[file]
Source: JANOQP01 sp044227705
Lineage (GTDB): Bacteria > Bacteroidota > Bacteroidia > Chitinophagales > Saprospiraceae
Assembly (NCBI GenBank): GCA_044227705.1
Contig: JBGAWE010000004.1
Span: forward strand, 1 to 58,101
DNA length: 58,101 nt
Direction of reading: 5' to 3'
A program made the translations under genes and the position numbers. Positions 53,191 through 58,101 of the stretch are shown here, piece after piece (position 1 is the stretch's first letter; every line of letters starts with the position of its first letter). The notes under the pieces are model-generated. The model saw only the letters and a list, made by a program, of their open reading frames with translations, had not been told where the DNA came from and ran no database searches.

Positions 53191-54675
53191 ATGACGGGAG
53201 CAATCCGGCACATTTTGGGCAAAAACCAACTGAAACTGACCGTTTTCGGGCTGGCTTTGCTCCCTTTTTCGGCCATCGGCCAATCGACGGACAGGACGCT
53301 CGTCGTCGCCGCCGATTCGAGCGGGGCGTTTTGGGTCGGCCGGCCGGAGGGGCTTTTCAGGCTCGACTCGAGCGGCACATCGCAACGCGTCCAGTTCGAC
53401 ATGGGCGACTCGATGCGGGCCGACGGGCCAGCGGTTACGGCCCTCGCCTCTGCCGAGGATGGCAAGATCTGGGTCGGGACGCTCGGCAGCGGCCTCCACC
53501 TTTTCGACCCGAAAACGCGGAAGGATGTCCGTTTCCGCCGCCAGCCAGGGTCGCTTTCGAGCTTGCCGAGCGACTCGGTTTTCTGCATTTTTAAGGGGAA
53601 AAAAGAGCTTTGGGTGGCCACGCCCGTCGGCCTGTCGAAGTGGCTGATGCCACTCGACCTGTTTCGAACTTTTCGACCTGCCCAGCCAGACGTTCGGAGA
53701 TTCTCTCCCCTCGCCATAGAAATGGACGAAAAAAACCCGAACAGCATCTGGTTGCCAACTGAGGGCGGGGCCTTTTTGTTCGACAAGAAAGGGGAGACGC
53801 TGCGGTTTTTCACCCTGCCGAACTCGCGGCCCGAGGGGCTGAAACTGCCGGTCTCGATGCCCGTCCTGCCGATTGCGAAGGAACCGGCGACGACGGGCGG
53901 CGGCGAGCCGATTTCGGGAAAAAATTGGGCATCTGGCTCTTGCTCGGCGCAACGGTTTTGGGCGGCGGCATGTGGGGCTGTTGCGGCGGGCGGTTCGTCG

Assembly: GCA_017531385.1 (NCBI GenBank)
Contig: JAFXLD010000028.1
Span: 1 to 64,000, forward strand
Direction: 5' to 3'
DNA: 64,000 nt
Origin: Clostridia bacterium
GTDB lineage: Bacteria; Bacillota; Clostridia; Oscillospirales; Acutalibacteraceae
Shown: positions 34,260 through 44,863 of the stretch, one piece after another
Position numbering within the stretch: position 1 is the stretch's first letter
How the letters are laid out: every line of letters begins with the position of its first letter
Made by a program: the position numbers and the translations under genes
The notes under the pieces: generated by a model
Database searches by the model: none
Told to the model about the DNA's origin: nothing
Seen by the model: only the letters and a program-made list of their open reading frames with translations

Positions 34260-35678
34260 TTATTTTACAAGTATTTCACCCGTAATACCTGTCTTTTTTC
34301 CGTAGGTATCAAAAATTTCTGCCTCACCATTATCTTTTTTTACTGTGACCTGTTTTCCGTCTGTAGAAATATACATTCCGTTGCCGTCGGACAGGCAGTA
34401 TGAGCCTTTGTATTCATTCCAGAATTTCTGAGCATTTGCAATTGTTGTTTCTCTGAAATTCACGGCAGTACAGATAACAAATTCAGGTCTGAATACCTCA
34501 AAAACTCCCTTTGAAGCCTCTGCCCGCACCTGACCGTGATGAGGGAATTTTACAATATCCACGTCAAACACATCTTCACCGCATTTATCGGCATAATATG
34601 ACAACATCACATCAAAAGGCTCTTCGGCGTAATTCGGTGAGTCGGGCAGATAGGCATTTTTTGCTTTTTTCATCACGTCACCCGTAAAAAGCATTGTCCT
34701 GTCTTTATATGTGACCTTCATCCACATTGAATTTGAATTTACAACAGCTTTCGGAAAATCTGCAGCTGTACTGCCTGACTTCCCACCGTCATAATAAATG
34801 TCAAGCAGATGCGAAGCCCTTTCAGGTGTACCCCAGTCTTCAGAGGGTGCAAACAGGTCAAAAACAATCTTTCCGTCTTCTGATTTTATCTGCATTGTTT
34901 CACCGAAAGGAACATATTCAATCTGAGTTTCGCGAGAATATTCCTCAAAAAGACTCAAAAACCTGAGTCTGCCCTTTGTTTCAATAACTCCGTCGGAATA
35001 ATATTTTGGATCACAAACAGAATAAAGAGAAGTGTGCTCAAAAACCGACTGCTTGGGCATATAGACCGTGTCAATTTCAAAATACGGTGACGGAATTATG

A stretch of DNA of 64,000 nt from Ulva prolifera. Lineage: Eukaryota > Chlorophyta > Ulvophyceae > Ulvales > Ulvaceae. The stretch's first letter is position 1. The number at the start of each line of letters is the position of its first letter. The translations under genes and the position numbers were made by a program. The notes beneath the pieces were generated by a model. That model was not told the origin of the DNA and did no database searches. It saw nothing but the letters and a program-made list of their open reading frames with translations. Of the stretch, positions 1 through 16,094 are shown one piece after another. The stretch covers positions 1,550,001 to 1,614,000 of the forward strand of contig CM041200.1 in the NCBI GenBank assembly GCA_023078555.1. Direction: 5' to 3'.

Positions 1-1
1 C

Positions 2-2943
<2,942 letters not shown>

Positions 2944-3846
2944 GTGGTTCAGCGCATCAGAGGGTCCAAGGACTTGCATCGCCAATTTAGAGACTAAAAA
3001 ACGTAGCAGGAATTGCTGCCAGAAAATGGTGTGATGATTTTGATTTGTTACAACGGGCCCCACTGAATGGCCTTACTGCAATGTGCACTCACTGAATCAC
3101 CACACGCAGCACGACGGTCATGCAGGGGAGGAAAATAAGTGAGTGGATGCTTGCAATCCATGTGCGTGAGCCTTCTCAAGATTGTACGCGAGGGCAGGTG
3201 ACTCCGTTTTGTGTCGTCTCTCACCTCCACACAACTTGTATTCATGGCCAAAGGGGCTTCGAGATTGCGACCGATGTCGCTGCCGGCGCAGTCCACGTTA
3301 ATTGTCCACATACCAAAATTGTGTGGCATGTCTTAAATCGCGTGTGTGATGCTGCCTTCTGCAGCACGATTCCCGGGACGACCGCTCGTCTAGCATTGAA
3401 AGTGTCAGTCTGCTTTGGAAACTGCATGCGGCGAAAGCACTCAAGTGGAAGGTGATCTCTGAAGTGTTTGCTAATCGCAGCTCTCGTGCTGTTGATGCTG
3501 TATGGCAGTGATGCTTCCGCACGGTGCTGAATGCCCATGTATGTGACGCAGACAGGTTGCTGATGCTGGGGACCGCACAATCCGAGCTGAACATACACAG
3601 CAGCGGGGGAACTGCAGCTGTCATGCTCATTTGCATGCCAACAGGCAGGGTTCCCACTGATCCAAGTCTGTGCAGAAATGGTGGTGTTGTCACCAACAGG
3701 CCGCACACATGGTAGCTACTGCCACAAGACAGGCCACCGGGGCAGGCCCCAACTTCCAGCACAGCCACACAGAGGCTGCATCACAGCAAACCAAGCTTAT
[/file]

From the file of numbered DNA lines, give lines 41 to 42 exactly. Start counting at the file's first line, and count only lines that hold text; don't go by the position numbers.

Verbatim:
34801 TCAAGCAGATGCGAAGCCCTTTCAGGTGTACCCCAGTCTTCAGAGGGTGCAAACAGGTCAAAAACAATCTTTCCGTCTTCTGATTTTATCTGCATTGTTT
34901 CACCGAAAGGAACATATTCAATCTGAGTTTCGCGAGAATATTCCTCAAAAAGACTCAAAAACCTGAGTCTGCCCTTTGTTTCAATAACTCCGTCGGAATA